My fourth year of life in private practice is nearly finished. I’ve done some calculations and conclusions.
I started working with my first long term client for aт average market fee in 5 years and 3 month since the beginning of my training in gestalt therapy. By that time I received a degree in psychology, went through certification at the gestalt training program, finished 3 and a half specializations, received 120 hours of individual therapy and 150 hours of group therapy, attended for 1 year a supervision group, took part in 5 gestalt intensives and just started training for further mastering of gestalt therapy at the supervision training program. Since 2013 I have worked with clients from time to time independently from my training programs, for very little money or for free. I did no more than 50 hours of such work and another 50 hours with three clients as a requirement for certification.
I managed to have started working in private practice right after I finished the basic gestalt training program and graduation from the university. I never worked in any organization, psychological centre or clinic, although I tried to get employed there a couple of times.
There were teachers around me who recommended that I receive experience of psychological work as a staff member in a psychological center or a clinic before I start a private practice. However, there were also some teachers who pointed out that it is possible to receive all the necessary experience from work in the private practice from the very beginning. I managed to take the latter path. By the New Year I will have done around 2250 hours of therapy and counselling in a private practice during 4 years precisely. Almost all of this time I get supervision two times a month. Either two sessions in a group or one in a group and one as an individual session. There are some breaks from this routine for different reasons.
Besides my main work load, individual sessions, I am very proud of conducting a therapy group. I think it gives me more pleasure and a sense of self-realization than individual work. I’d like to do more therapy groups.
Inasmuch as this profession is by definition a helping one, it has a lot of altruism, working for the good of the other. And because we live within wild capitalism (Ukraine), meaning that there is absolutely no safety net if you fail, I need to charge a rather significant amount of money (although everything is relative) to make sure that my individualistic needs are met. I am still perplexed by the fact I am willing to invest my soul into my work, but I do this work only for a certain amount of money. My inner idealist is confused.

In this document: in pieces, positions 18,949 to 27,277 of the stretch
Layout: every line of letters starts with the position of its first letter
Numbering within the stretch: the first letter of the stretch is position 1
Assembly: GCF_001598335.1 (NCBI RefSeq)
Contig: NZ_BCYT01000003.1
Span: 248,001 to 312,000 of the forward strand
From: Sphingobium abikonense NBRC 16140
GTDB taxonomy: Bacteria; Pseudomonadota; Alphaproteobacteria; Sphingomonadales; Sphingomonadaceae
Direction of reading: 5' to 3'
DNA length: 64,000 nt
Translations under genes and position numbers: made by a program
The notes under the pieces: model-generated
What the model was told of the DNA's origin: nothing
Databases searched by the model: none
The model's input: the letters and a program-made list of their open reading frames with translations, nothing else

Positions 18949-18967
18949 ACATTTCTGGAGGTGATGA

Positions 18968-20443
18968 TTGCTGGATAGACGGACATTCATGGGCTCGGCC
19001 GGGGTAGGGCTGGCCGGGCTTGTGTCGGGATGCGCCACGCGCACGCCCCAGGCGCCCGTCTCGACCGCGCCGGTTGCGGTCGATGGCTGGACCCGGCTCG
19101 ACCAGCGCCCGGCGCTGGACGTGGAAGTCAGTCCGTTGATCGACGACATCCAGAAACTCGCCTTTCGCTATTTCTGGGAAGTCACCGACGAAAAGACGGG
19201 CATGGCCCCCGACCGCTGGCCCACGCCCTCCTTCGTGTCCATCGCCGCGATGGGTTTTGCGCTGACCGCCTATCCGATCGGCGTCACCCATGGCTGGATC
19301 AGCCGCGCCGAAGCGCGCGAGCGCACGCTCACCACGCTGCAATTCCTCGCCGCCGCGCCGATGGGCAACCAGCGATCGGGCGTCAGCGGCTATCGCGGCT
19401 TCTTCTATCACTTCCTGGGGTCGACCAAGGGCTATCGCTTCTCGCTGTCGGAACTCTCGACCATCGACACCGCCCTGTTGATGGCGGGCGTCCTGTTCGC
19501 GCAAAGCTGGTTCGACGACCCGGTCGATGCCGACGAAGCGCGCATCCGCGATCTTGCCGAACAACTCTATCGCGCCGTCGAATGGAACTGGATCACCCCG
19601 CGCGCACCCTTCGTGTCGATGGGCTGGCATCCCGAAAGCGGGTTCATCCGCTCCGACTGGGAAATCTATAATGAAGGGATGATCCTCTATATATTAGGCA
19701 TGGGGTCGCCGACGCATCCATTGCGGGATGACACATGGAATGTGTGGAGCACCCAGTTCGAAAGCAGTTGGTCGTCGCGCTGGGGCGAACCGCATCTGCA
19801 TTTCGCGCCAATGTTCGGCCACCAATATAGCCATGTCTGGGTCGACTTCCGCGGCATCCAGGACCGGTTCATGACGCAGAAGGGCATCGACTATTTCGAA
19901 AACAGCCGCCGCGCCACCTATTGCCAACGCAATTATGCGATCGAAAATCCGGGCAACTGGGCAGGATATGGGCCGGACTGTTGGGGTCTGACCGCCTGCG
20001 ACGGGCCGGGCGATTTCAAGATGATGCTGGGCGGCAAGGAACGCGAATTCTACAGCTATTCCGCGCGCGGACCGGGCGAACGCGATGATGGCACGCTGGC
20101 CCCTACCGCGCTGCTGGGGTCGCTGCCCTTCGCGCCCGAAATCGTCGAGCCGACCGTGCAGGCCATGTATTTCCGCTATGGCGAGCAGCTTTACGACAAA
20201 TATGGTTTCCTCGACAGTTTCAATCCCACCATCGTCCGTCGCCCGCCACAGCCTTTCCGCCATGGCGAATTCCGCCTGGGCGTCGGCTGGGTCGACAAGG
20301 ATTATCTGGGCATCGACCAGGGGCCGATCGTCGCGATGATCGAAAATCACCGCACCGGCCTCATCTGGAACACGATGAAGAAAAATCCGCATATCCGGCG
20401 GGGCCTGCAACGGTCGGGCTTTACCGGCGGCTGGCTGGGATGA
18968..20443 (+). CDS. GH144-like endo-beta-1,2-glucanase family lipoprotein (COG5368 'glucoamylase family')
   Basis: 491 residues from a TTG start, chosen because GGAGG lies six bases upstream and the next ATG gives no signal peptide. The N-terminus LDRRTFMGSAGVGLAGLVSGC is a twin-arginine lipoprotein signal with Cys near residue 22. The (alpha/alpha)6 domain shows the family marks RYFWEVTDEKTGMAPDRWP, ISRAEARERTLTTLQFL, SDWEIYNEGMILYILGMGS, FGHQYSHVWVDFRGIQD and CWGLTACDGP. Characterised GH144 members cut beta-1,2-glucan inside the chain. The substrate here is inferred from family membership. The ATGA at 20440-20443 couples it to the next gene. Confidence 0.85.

I consider myself to be open minded. I cannot devote myself to the only one model of psychotherapy, gestalt or any other school. I think, the effectiveness of instruments of any school of psychotherapy is conditioned by how much a therapist knows about the world. In particular, knowledge about a human being and a society. One needs to know about social psychopathy, its variations and how an individual can adapt to them or avoid them. What shall one do if it so happens that our society has no shortage of them? Probably, finding areas of adequacy or creating them by one’s own efforts.
It is considered to be true that as a result of a good upbringing and education an individual forms a worldview in which they think – The world is okay and I am okay. If someone was not fortunate, then they will think that – I am not okay, but the world is still okay. So, I’ll work on myself and then fit into a good world. And those who were in no luck at all think that – The world is not okay and neither do I. I really doubt that such a concept is true. I think a closer to the truth will be a situation in which if an individual was raised and educated properly they will think something like this – Well, I am no perfection and neither this world, but it will work out somehow but not for everybody, – so there won’t be unquestionably positive perception of oneself and the world.
In conclusion, I want to share that I’ve done good so far. Some mistakes were made of course and I have plenty of room for improvement. But I also have many reasons to be happy and proud of what I’ve done in my work as a psychotherapist within the last four years.